[ext3] Changes to block device after an ext3 mount point has been remounted readonly

Message ID 20100302102901.GE8653@laptop
State Not Applicable, archived
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Commit Message

Nick Piggin March 2, 2010, 10:29 a.m.
On Tue, Feb 23, 2010 at 12:05:52AM +0100, Jan Kara wrote:
> > > On Thu, Feb 18, 2010 at 10:41 PM, Andreas Dilger <adilger@sun.com> wrote:
> > > 
> > > > Are you sure this isn't because e2fsck has been run at boot time and changed
> > > > e.g. the "last checked" timestamp in the superblock?
> > > >
> > > No, I replaced /sbin/init by something which compute the sha1sum of
> > > the root partition, display it then call /sbin/init and I can see that
> > > the hash has changed after mount -o remount,ro.
> > > 
> > > As little as I understand, I managed to make a diff between two
> > > hexdump of small images where changes happened after I created a file
> > > and remounted the fs ro and it seems that, the driver didn't wrote
> > > changes to the disk until unmount  ( The hexdump clearly shows that
> > > /lost+found and /test file has been written after the umount )
> > > 
> > > workaround: Is there some knob in /proc or /sys which can trigger all
> > > pending changes to disk ? ( Like /proc/sys/vm/drop_caches but for
> > > filesystems ? )
> >   I've looked at your script. The problem is that "echo s >/proc/sysrq_trigger"
> > isn't really a data integrity operation. In particular it does not wait on
> > IO to finish (with the new writeback code it does not even wait for IO to be
> > submitted) so you sometimes take the image checksum before the sync actually
> > happens. If you used sync(1) instead, everything should work as expected...
>   Hmm, and apparently there is some subtlety in the loopback device code
> because even when I use sync(1), the first and second images sometimes differ
> (although it's much rarer). But I see a commit block of the transaction already
> in the first image (the commit block is written last) but the contents of the
> transaction is present only in the second image.

Then I would guess that it might be running into the problem solved by
this commit in Al's tree (don't think it hit mainline yet).

Hmm, now that I look at the patch again, I can't remember whether I
checked that a umount also does the correct bdev invalidation. Better
check that.

commit 17b0184495b52858fcc514aa0769801ac055b086
Author: Nick Piggin <npiggin@suse.de>
Date:   Mon Dec 21 16:28:53 2009 -0800

    fs: improve remount,ro vs buffercache coherency
    Invalidate sb->s_bdev on remount,ro.
    Fixes a problem reported by Jorge Boncompte who is seeing corruption
    trying to snapshot a minix filesystem image.  Some filesystems modify
    their metadata via a path other than the bdev buffer cache (eg.  they may
    use a private linear mapping for their metadata, or implement directories
    in pagecache, etc).  Also, file data modifications usually go to the bdev
    via their own mappings.
    These updates are not coherent with buffercache IO (eg.  via /dev/bdev)
    and never have been.  However there could be a reasonable expectation that
    after a mount -oremount,ro operation then the buffercache should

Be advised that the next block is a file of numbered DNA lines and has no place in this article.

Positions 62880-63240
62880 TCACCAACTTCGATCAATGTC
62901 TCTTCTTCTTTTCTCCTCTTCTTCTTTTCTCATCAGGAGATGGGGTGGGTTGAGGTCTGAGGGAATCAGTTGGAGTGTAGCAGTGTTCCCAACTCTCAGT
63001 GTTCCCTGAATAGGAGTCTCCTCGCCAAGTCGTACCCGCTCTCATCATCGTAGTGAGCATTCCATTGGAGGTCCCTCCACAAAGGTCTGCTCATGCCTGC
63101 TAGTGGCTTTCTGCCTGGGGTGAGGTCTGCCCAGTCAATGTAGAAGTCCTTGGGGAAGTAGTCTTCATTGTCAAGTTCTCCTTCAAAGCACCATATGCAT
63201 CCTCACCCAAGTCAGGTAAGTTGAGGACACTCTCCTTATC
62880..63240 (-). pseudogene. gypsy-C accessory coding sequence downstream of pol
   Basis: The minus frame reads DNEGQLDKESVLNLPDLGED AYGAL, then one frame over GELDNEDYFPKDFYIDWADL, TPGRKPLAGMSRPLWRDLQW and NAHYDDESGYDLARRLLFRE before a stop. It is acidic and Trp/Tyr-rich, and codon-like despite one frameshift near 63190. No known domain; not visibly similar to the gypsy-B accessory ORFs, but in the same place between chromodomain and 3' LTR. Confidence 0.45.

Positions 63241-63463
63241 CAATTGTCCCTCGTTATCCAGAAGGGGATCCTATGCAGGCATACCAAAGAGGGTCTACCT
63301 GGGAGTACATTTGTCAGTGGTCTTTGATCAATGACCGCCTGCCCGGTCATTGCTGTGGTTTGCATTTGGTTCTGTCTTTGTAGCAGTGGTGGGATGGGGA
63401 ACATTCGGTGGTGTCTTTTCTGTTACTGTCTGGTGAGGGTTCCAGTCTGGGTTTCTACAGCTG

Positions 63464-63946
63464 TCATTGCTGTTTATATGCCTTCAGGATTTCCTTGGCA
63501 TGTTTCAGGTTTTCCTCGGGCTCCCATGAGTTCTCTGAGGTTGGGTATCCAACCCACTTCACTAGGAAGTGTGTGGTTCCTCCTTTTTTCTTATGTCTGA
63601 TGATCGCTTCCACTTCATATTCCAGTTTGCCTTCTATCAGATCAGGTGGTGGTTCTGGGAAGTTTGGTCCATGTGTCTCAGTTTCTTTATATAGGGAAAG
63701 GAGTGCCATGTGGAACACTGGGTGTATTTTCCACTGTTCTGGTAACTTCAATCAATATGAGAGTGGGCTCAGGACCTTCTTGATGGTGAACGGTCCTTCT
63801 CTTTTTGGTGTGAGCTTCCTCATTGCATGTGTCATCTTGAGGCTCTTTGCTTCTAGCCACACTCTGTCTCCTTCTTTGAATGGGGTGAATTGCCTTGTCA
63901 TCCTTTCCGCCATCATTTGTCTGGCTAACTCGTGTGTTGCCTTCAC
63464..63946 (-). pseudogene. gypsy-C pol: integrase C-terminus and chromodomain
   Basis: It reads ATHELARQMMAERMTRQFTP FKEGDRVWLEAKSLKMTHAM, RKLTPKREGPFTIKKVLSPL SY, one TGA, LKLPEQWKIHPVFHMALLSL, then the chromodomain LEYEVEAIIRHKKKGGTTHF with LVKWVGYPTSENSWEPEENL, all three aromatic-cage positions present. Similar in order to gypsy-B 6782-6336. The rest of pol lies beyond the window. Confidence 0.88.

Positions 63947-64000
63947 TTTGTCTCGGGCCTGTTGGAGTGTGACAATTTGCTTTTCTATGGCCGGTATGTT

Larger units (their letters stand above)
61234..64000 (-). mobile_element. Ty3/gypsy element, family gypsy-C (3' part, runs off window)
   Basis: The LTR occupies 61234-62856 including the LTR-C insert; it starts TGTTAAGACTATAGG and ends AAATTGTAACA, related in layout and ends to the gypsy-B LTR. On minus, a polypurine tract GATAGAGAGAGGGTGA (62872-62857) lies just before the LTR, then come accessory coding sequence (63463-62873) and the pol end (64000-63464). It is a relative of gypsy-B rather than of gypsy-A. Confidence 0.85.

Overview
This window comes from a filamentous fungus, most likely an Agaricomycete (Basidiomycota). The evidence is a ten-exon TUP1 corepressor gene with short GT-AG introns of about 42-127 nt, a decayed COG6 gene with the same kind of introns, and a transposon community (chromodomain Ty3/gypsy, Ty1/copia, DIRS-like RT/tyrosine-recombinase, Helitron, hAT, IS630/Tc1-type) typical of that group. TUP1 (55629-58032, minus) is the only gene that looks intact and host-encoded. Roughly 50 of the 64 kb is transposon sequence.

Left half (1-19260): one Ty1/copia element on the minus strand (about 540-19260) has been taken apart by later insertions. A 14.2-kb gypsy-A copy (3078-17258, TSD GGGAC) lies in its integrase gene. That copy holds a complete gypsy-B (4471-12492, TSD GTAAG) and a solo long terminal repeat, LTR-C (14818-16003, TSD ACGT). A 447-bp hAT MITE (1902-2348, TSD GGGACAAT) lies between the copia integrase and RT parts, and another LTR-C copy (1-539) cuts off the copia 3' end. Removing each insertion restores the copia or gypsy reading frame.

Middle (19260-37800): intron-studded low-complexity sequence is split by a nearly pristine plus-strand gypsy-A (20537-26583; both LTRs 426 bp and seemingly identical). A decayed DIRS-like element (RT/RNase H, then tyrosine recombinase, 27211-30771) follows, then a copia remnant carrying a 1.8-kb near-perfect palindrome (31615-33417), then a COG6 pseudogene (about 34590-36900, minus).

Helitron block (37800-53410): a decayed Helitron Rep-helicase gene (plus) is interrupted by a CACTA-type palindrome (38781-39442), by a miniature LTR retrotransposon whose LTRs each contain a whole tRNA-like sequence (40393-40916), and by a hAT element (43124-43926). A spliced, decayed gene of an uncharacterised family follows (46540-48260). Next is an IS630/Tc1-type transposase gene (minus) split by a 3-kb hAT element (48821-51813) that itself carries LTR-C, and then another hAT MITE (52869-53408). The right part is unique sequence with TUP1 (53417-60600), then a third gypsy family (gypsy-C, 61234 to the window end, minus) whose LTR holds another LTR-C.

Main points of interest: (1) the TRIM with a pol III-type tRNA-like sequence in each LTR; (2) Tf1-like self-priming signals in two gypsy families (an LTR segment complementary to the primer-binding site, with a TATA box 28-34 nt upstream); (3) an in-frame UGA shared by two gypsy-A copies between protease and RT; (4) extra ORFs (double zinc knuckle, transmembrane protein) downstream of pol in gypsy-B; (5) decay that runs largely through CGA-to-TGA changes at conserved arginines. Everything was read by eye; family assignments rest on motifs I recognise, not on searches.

subsequently be coherent with previous filesystem modifications.
    So invalidate the bdev mappings on a remount,ro operation to provide a
    coherency point.
    The problem was exposed when we switched the old rd to brd because old rd
    didn't really function like a normal block device and updates to rd via
    mappings other than the buffercache would still end up going into its
    buffercache.  But the same problem has always affected other "normal"
    block devices, including loop.
    [akpm@linux-foundation.org: repair comment layout]
    Reported-by: "Jorge Boncompte [DTI2]" <jorge@dti2.net>
    Tested-by: "Jorge Boncompte [DTI2]" <jorge@dti2.net>
    Signed-off-by: Nick Piggin <npiggin@suse.de>
    Cc: Al Viro <viro@zeniv.linux.org.uk>
    Signed-off-by: Andrew Morton <akpm@linux-foundation.org>
    Signed-off-by: Al Viro <viro@zeniv.linux.org.uk>

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diff --git a/fs/super.c b/fs/super.c
index aff046b..903896e 100644
--- a/fs/super.c
+++ b/fs/super.c
@@ -568,7 +568,7 @@  out:
 int do_remount_sb(struct super_block *sb, int flags, void *data, int force)
 	int retval;
-	int remount_rw;
+	int remount_rw, remount_ro;
 	if (sb->s_frozen != SB_UNFROZEN)
 		return -EBUSY;
@@ -583,9 +583,12 @@  int do_remount_sb(struct super_block *sb, int flags, void *data, int force)
+	remount_ro = (flags & MS_RDONLY) && !(sb->s_flags & MS_RDONLY);
+	remount_rw = !(flags & MS_RDONLY) && (sb->s_flags & MS_RDONLY);
 	/* If we are remounting RDONLY and current sb is read/write,
 	   make sure there are no rw files opened */
-	if ((flags & MS_RDONLY) && !(sb->s_flags & MS_RDONLY)) {
+	if (remount_ro) {
 		if (force)
 		else if (!fs_may_remount_ro(sb))
@@ -594,7 +597,6 @@  int do_remount_sb(struct super_block *sb, int flags, void *data, int force)
 		if (retval < 0 && retval != -ENOSYS)
 			return -EBUSY;
-	remount_rw = !(flags & MS_RDONLY) && (sb->s_flags & MS_RDONLY);
 	if (sb->s_op->remount_fs) {
 		retval = sb->s_op->remount_fs(sb, &flags, data);
@@ -604,6 +606,16 @@  int do_remount_sb(struct super_block *sb, int flags, void *data, int force)
 	sb->s_flags = (sb->s_flags & ~MS_RMT_MASK) | (flags & MS_RMT_MASK);
 	if (remount_rw)
+	/*
+	 * Some filesystems modify their metadata via some other path than the
+	 * bdev buffer cache (eg. use a private mapping, or directories in
+	 * pagecache, etc). Also file data modifications go via their own
+	 * mappings. So If we try to mount readonly then copy the filesystem
+	 * from bdev, we could get stale data, so invalidate it to give a best
+	 * effort at coherency.
+	 */
+	if (remount_ro && sb->s_bdev)
+		invalidate_bdev(sb->s_bdev);
 	return 0;